Racial and Ethnic Differences in Alzheimer’s Disease Knowledge Among Community-Dwelling Middle-Aged and Older Adults in Florida

Sadaf Milani, Shawnta Lloyd, Linda B. Cottler, Catherine W. Striley

Research output: Contribution to journalArticle

1 Scopus citations

Abstract

Objective: To compare Alzheimer’s disease (AD) knowledge by race and ethnicity in a community sample of middle-aged and older adults aged 50 and over in Florida. Method: Data from HealthStreet, a University of Florida community engagement program, which uses community health workers to assess the health conditions, concerns, and knowledge of community members, was used (n = 842). A multivariate regression model was used to quantify differences in AD knowledge by race and ethnicity. Results: Older age and recruitment from Miami were associated with higher AD knowledge while being non-Hispanic Black, reporting male sex, having less than high school diploma, and reporting food insecurity were associated with lower AD knowledge. Discussion: Hispanics had comparable AD knowledge to non-Hispanic Whites and more knowledge than non-Hispanic Blacks after adjusting for other factors that could differentiate these groups. Almost half of the participants did not know hypertension is a risk factor for AD, highlighting a point of intervention.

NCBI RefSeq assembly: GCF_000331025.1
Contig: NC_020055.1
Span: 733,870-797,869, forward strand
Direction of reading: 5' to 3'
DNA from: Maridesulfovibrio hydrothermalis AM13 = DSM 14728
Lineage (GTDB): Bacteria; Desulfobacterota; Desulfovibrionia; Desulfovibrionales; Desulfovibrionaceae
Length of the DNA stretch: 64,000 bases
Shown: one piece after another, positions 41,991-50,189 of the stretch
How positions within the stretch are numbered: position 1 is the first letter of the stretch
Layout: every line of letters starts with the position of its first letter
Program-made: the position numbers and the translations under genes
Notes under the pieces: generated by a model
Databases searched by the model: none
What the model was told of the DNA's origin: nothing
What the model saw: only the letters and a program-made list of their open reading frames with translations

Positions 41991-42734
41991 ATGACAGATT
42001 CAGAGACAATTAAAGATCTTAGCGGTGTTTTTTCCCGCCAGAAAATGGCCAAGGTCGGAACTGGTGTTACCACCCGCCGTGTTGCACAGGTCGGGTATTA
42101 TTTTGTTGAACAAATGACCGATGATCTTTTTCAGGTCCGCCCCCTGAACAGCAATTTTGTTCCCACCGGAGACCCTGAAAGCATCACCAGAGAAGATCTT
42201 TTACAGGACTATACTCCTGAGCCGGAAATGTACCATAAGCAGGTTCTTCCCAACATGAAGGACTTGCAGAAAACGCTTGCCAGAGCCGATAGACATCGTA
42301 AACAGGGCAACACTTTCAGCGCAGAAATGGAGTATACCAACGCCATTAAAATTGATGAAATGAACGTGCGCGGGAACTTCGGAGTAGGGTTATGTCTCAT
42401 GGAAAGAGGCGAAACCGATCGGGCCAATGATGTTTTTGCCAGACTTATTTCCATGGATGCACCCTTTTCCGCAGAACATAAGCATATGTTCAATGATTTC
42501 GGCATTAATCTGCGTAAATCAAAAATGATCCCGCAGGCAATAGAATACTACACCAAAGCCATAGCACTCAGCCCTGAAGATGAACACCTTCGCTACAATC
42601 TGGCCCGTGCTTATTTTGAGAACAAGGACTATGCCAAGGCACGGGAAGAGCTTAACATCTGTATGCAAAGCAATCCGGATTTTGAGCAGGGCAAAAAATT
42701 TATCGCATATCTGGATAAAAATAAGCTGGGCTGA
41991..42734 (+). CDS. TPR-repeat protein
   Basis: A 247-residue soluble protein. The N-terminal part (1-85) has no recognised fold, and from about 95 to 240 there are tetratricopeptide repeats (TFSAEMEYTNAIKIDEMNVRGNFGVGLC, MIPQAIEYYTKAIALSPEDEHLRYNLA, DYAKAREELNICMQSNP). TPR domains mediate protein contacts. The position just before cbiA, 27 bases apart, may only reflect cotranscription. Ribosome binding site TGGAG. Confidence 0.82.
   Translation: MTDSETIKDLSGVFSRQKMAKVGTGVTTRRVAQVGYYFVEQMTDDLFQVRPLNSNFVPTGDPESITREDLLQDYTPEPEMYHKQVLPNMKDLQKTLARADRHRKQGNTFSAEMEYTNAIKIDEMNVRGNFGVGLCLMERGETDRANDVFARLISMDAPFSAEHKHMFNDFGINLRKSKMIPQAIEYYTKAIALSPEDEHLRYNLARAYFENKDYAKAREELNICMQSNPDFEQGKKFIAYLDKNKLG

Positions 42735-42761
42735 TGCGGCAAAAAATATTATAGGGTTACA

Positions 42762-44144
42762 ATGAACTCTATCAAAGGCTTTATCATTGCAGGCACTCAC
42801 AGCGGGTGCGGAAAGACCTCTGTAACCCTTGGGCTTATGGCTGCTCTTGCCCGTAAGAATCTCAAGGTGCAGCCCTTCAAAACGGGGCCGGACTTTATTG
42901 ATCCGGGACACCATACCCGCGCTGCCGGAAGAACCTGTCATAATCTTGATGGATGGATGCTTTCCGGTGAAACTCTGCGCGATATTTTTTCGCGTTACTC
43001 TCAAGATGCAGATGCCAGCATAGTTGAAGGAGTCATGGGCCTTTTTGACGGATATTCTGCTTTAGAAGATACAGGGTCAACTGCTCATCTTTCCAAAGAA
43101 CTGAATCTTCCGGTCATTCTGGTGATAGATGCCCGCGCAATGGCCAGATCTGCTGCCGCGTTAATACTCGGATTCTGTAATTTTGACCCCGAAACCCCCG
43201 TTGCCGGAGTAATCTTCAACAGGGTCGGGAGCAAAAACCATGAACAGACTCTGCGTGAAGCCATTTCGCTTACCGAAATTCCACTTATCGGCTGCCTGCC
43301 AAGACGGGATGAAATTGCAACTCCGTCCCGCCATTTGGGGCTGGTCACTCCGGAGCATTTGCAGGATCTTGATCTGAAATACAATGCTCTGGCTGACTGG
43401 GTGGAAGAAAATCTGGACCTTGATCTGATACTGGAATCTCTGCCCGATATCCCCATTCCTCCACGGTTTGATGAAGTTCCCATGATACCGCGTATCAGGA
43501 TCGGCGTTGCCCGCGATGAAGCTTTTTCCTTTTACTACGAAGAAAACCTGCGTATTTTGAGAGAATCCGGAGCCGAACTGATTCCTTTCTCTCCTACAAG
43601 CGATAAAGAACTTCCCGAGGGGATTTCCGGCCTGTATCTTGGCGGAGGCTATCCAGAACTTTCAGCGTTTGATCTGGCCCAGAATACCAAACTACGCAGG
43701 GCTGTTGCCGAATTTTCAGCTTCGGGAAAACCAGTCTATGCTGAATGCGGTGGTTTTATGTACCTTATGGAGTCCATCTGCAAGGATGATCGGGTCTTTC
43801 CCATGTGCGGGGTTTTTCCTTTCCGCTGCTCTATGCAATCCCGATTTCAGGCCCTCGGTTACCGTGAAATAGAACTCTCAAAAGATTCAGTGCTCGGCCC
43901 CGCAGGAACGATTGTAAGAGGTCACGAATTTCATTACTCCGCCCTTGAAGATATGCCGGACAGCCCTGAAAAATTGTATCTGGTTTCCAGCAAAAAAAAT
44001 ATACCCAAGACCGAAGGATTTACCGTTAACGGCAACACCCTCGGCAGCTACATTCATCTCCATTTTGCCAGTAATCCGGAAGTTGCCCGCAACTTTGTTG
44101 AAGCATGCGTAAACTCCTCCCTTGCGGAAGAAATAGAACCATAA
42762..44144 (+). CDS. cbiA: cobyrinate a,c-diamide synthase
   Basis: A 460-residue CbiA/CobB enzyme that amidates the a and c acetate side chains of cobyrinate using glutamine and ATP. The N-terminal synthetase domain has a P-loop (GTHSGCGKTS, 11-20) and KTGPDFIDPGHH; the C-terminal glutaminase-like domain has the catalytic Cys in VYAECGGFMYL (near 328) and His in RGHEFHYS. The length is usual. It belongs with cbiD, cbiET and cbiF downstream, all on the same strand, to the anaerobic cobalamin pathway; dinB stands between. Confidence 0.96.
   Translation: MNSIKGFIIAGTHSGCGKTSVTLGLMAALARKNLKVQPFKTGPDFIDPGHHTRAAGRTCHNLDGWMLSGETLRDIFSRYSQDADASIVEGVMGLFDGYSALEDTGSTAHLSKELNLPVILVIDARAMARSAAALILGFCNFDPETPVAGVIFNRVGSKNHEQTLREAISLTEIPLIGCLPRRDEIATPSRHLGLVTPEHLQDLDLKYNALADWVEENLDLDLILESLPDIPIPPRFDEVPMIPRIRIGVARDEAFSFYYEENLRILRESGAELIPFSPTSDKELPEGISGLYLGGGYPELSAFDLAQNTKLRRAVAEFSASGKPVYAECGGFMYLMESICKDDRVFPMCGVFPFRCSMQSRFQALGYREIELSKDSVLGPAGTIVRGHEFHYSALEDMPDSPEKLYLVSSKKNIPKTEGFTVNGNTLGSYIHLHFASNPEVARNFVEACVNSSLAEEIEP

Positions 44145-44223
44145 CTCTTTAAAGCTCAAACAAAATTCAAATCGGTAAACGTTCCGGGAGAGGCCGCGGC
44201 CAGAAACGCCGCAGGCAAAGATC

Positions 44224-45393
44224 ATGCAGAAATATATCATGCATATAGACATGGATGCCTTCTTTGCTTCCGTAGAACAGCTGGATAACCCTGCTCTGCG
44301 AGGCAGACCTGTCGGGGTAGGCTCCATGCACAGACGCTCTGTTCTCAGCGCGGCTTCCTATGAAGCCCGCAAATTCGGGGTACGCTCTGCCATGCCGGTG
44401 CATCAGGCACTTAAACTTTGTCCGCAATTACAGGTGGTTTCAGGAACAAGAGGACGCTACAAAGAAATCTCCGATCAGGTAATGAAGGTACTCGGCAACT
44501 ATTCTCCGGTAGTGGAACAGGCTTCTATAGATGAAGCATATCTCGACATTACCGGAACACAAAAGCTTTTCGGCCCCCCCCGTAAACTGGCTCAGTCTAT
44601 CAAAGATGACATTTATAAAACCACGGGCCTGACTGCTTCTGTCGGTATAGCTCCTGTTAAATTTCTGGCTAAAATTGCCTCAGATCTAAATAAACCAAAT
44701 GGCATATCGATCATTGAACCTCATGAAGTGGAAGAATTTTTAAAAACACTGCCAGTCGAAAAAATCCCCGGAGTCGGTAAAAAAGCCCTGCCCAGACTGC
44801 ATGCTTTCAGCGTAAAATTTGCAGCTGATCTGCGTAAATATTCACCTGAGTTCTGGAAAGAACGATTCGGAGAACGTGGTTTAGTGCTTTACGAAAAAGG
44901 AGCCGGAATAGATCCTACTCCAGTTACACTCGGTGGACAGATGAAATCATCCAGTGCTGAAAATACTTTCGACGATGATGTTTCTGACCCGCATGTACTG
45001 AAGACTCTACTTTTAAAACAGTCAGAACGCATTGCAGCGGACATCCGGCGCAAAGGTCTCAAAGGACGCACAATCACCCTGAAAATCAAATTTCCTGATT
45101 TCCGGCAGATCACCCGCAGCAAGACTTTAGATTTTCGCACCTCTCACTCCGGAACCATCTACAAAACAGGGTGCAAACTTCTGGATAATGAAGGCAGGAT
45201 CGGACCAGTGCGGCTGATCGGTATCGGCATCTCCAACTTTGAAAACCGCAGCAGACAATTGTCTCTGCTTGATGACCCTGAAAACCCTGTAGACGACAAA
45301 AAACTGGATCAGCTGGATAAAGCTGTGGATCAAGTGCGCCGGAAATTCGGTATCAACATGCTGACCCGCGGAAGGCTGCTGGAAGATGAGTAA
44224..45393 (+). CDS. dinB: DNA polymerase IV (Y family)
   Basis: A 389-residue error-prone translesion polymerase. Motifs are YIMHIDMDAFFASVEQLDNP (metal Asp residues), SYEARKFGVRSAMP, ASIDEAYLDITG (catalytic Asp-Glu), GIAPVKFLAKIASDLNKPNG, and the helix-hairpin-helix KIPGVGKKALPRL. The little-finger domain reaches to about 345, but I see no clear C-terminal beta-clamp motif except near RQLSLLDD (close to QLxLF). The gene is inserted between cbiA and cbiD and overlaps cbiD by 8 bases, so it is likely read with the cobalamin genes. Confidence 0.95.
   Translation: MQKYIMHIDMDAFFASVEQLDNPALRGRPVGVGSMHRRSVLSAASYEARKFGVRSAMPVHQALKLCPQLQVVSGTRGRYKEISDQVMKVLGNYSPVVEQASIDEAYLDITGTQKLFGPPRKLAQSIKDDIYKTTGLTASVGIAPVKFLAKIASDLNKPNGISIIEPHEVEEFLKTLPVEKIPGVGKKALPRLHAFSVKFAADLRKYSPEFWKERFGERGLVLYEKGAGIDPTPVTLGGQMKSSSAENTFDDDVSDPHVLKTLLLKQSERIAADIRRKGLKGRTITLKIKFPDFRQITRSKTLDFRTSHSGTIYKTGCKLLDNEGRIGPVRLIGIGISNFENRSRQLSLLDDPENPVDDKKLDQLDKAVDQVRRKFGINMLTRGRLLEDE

Original languageEnglish (US)
JournalJournal of aging and health
DOIs
StateAccepted/In press - Jan 1 2019

Keywords

  • Alzheimer’s disease
  • ethnicity
  • health disparities
  • Hispanics

ASJC Scopus subject areas

  • Health(social science)
  • Sociology and Political Science
  • Gerontology
  • Community and Home Care
  • Geriatrics and Gerontology
  • Life-span and Life-course Studies

Fingerprint Dive into the research topics of 'Racial and Ethnic Differences in Alzheimer’s Disease Knowledge Among Community-Dwelling Middle-Aged and Older Adults in Florida'. Together they form a unique fingerprint.

  • Cite this